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No additional import charges at delivery! This item will be shipped through the Global Shipping Program and includes international tracking. And the expected commissioning dates of 40 percent of reported projects had been postponed—this despite the passage of laws to increase the speed of planning and permission procedures. The critical challenge that policy makers face in advancing grid extension is overcoming local resistance among communities and even among senior municipal and state-level policy makers.

The challenge is a thorny one. Consider some of the effects already evident. Surging supplies of electricity from German renewables have driven down regional wholesale prices, weighing on the finances of power plants in neighboring countries. As a result of German exports, generation capacity is now in oversupply in a number of countries, most notably Austria; ironically, German transmission-system operators have contracted with old Austrian plants to provide backup power. Wind generation in northern Germany, for example, regularly exceeds local demand for power.

Poland, for example, remains heavily reliant on hard coal and plans to develop a nuclear program; France continues to rely heavily on nuclear generation. At a minimum, countries will likely have to align on carbon-emissions targets, which could be problematic. Continued Dependence on Gas Imports. Hence, the Energiewende alone will not free Germany from its reliance on Russian gas.

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Instead, the country will need to consider alternatives, such as importing liquefied natural gas from Qatar or, potentially, North America. This will likely spur government intervention and lead to a restructuring of the industry. It may also spell the end of power market liberalization in Germany and possibly beyond. That model—tailored to a world of large-scale assets, large capital expenditures, long investment cycles, and high barriers to market entry—is increasingly ill suited to an energy landscape evolving toward small- and medium-size assets, shorter lead times, and the lower barriers to entry implied by decentralized generation technologies, such as wind farms, rooftop solar-PV panels, and micro combined heat and power systems.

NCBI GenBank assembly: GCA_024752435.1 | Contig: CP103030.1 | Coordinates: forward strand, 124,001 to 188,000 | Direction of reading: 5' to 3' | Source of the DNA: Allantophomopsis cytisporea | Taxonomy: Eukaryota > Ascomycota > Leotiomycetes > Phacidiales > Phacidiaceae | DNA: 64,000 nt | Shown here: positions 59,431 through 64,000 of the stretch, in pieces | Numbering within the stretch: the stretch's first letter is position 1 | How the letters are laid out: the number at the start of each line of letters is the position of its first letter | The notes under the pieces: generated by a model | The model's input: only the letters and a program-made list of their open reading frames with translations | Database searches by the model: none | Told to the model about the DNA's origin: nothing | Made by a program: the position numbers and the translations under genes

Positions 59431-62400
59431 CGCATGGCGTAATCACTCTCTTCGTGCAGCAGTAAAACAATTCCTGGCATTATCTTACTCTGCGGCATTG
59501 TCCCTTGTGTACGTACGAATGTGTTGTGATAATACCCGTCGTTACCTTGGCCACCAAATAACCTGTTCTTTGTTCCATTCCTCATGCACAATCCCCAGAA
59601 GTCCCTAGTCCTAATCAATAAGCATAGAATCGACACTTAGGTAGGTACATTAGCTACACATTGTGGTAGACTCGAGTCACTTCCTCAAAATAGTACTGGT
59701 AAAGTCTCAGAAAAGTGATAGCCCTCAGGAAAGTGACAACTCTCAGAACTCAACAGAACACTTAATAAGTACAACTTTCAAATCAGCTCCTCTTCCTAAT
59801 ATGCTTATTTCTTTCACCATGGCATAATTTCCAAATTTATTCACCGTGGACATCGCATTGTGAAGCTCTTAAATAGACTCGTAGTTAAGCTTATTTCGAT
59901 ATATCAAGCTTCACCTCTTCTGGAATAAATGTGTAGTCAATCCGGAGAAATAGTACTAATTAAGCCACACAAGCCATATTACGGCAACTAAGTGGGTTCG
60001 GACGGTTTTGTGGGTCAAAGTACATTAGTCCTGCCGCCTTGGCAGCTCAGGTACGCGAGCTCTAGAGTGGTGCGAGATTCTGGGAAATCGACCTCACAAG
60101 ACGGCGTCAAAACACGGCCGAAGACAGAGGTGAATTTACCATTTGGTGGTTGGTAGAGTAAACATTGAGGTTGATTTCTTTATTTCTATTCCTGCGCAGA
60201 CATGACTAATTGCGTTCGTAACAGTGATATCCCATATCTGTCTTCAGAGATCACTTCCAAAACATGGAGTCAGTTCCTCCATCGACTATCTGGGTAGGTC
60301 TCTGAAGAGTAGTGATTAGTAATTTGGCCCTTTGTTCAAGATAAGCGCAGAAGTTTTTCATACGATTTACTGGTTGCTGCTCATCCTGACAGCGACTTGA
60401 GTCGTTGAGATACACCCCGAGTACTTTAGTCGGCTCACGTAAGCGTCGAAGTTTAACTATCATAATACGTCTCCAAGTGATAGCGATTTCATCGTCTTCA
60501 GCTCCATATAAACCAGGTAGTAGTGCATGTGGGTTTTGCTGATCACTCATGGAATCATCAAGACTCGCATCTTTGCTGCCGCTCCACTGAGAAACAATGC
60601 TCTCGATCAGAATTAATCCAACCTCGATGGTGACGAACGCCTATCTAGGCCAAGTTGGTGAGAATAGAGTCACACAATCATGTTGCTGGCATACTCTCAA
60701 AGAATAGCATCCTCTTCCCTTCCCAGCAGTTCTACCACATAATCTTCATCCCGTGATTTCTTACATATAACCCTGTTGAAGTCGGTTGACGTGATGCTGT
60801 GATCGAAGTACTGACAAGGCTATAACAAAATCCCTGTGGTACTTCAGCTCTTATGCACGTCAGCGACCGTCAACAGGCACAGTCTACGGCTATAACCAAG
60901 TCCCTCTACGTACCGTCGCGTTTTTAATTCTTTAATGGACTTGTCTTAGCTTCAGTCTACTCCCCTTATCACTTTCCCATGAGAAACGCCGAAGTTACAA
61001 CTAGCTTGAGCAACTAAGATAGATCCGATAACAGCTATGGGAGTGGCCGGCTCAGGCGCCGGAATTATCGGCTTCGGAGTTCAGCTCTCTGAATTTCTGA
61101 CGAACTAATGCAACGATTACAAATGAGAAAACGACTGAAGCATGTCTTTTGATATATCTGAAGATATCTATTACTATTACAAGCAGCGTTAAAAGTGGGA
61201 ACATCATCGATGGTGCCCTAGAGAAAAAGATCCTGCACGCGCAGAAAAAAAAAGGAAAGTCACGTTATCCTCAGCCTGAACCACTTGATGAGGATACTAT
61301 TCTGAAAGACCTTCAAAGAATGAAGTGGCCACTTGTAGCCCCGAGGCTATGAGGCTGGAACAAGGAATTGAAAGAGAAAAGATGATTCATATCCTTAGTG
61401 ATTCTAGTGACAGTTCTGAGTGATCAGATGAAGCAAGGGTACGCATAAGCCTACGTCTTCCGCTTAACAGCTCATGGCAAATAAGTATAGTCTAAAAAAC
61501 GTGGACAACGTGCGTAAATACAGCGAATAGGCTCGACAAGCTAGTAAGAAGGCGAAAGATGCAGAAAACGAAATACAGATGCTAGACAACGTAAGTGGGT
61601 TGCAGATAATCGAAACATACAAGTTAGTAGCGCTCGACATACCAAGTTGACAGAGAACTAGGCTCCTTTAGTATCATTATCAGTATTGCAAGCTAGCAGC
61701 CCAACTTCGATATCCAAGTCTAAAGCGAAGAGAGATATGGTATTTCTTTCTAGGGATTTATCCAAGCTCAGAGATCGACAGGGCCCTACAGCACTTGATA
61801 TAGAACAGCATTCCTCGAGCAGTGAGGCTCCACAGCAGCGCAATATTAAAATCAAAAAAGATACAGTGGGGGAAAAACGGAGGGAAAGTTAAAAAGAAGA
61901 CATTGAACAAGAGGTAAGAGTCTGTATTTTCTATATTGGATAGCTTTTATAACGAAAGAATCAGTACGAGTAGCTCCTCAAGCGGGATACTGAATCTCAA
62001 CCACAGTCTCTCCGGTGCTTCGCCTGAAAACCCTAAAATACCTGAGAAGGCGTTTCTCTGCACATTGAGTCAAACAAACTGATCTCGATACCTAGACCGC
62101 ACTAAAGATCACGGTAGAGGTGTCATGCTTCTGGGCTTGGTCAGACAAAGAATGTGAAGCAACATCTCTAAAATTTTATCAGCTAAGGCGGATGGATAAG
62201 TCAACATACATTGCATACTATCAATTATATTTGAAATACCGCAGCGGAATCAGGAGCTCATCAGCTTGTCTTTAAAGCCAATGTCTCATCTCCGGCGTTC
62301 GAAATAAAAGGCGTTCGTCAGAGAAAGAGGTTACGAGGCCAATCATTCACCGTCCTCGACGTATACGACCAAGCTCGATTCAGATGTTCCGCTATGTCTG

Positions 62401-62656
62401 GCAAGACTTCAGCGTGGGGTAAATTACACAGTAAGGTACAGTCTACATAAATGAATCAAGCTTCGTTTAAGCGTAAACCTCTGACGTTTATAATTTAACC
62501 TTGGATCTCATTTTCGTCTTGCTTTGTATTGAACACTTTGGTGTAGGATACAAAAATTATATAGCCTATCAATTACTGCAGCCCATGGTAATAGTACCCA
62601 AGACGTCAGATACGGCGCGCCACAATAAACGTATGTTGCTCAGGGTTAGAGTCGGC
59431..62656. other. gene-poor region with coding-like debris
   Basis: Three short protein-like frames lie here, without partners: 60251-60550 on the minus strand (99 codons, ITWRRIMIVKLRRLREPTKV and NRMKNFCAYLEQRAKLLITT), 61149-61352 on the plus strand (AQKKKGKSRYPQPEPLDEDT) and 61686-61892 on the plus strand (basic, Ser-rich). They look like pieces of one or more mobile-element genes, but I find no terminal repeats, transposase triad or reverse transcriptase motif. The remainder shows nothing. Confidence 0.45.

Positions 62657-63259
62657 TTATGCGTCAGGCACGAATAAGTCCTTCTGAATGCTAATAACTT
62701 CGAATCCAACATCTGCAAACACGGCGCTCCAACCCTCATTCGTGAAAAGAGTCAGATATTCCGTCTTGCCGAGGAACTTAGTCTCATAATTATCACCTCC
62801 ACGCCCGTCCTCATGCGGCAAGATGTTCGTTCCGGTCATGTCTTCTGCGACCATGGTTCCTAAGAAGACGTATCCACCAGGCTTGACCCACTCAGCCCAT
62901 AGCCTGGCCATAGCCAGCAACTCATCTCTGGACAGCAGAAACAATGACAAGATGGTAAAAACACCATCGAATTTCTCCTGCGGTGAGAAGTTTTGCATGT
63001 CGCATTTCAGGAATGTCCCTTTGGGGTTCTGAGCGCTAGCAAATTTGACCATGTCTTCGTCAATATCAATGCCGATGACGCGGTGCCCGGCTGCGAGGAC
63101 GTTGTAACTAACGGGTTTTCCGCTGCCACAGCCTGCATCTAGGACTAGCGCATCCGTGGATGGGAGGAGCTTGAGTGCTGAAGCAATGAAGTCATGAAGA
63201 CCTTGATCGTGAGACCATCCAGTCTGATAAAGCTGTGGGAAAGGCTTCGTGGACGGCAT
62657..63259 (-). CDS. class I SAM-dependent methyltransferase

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This basic challenge has been greatly exacerbated by regulatory action and subsidy-driven distortions. Incumbent utilities are thus under severe pressure. Their power-generation business is suffering from the effects of the phaseout of nuclear energy and an unviable business model for their hard-coal and gas power plants. Their margins in energy trading, especially in forward markets, are under increasing pressure. Utilities have divested a significant percentage of their grid assets because of regulatory pressure to unbundle energy assets and—partly—the belief that return-regulated businesses are unattractive.

In , utilities owned only 12 percent of installed capacity of onshore wind and solar-PV assets up from 6 percent in ; the rest was owned by private individuals, farmers, banks, project developers, and other parties. ON, and RWE standing 55 to 70 percent lower than early levels. First, the commercial viability of conventional power generation will not improve, as wholesale power prices seem likely to stagnate and load hours unlikely to improve. Second, utilities will be challenged to find alternative, sufficiently sizable sources of revenue and profits.

Third, the development of a broad capacity mechanism, which could help utilities, is unlikely to happen over the next several years. The government will likely feel compelled to intervene to mitigate the crisis, just as many national governments attempted to stem the global banking crisis, though the role of the state will likely be different in this case.